First, let me say a word of thanks for the prayers and words of encouragement. My mother-in-law is “ahead of schedule” according to her doctor: she was moved to a room Saturday morning and was up walking down the hall less than forty-eight hours after the surgery. She is weak but in good spirits. I’m really proud of her. Ginger came home Saturday night to be here for church today and goes back to Birmingham tomorrow to stay for the week. Keep praying as we try to figure out how life goes in the days and weeks to come.
Tonight we had our first meeting of Senior High Fellowship for the year. For me, it marks the beginning of the end of my time at Hanover. After today I have three more Sundays until I leave. We had ten or twelve kids show up and part of what we did as a way of introducing ourselves was name one of our favorite movies. I’m not sure what I was expecting to hear, but I was surprised. Here is a partial list:
- The Lord of the Rings
- American Graffiti
- To Kill a Mockingbird
- V for Vendetta
- Funny Farm
- The Big Lebowski
- Fight Club
- Legends of the Fall
- The Brave Little Toaster
As each of us named our favorite film, others chimed in with favorite scenes or sayings. The discussion continued over ice cream and a few of us came to the conclusion that one of the things that makes a movie an enduring favorite is its quotability: the more lines that become a part of your conversation, the better the film. Robert, the head chef at the Red Lion claims he would not have a personality if were not for movie lines. In seminary, several of us who went to Baylor together moved up I-35 to Southwestern Seminary. We had all sat through multiple viewings of Blazing Saddles, Young Frankenstein, and Three Amigos, among others. One day, a new acquaintance to our group said to me, “I need you to give me a list of the ten movies I need to watch so I can be a part of your conversation.”
There is something powerful in the language of ritual. The shared memory we tap into in repeating the lines again and again is important work. This week marks thirty years since I met my friend Burt. I was a junior at Baylor when he entered as a freshman. We have been friends ever since. For a guy who moved around growing up and lost track of everyone pre-college (though I have found some of them again, thankfully), it is with a great sense of accomplishment that I say that Burt and I have been friends for thirty years. Ours is a friendship that has flourished and thrived on ritual, much of which came out of things we saw and heard together – the words of Barney Fife and Inspector Clousseau in particular.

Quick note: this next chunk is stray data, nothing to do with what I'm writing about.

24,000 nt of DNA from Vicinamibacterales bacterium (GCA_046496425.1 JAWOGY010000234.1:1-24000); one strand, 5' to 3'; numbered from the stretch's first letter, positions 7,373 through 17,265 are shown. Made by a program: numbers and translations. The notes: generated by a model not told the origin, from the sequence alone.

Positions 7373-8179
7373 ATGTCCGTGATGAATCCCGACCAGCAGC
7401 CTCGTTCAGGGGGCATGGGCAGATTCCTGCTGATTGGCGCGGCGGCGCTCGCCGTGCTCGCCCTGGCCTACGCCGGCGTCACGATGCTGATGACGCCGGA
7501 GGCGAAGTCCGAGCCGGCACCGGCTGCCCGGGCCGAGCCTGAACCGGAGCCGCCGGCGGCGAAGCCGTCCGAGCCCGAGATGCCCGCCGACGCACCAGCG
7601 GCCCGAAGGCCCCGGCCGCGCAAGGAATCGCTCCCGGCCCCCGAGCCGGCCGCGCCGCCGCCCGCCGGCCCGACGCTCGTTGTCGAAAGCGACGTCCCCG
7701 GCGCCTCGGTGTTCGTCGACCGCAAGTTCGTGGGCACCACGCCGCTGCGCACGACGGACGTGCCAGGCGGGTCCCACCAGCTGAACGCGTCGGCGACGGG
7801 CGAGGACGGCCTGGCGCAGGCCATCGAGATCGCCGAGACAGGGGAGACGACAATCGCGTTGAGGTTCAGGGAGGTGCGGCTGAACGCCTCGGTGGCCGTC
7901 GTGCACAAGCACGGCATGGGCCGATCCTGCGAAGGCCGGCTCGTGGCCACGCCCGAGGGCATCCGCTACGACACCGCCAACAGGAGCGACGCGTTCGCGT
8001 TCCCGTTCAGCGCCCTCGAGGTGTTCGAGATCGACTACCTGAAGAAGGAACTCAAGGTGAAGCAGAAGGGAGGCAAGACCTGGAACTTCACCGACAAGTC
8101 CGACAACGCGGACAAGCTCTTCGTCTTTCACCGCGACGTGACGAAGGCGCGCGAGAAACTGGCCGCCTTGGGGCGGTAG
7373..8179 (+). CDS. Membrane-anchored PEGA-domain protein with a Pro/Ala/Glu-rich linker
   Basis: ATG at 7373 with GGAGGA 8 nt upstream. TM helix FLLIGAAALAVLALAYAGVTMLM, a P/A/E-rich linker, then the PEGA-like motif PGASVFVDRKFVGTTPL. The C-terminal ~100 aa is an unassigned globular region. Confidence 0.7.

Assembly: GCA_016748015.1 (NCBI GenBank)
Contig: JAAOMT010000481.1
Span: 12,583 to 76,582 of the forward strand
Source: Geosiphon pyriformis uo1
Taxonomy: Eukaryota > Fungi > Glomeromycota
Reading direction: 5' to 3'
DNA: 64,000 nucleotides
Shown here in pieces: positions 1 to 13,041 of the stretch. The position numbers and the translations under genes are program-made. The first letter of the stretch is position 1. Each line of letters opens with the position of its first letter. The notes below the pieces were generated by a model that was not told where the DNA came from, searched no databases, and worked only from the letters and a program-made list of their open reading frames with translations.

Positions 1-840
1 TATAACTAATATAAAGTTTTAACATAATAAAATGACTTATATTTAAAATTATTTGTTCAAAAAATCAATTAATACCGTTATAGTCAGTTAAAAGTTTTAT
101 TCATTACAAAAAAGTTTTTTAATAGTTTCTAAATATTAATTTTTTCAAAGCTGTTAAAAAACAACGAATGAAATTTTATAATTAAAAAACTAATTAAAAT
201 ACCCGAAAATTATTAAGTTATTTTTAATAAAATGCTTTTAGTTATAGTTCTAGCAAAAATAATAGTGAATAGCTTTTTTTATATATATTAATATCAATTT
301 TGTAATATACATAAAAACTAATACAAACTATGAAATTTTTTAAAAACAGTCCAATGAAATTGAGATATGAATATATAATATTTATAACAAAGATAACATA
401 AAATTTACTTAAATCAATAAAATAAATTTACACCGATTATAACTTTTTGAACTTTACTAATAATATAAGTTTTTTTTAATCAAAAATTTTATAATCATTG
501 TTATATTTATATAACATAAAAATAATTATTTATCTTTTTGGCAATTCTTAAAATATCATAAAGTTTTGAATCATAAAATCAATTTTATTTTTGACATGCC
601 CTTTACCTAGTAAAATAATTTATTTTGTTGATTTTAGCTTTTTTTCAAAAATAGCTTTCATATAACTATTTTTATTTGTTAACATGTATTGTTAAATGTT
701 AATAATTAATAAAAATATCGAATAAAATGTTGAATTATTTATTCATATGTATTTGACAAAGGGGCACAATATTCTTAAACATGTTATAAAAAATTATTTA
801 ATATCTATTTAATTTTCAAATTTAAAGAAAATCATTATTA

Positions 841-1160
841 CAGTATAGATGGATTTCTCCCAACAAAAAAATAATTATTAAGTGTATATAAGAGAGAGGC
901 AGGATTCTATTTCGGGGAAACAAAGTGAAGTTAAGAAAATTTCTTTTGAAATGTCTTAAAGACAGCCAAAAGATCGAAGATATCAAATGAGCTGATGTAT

There is the sense of shared experience, and there is something in the language – in the DNA of the words themselves – that becomes part of our beings; we are not just repeating words, we are inhabiting them together. One of the hymnals we use at church made a valiant attempt to be more meaningful and relevant by making the language of the hymns more inclusive, which means they had to quite radically alter some of the hymns that mean the most to me. Hymns in church are to me what movie lines are to friendships and I get tripped up by the word changes. I understand what they were trying to do, but I’m not sure they realized the consequences of their good intentions. I keep singing the original words because they are deep abiding connections to God for me. The ritual of singing the songs the way I learned them is one I’m not ready to let go.
Though Ginger and I can have a rather spirited discussion about the value of our hymnal, we share a growing collection of verbal rituals, thanks to many songs and movies, as well as a few of our own creation. I continue to be moved and amazed by the power of a familiar phrase to remind me of what I know is true. Just like Lola and Gracie know that when you come in from outside you get a cookie (which means you are loved), I know that the often repeated phrases carry with them the power and promise of a life lived together.
All of the movies that matter most to me matter because of who I was with when I saw them. The phrases we repeat to one another still make us laugh out loud and remember what matters most. All of this makes me want to stay up late watching movies and then makes lots of phone calls tomorrow to say the lines and tighten the bonds.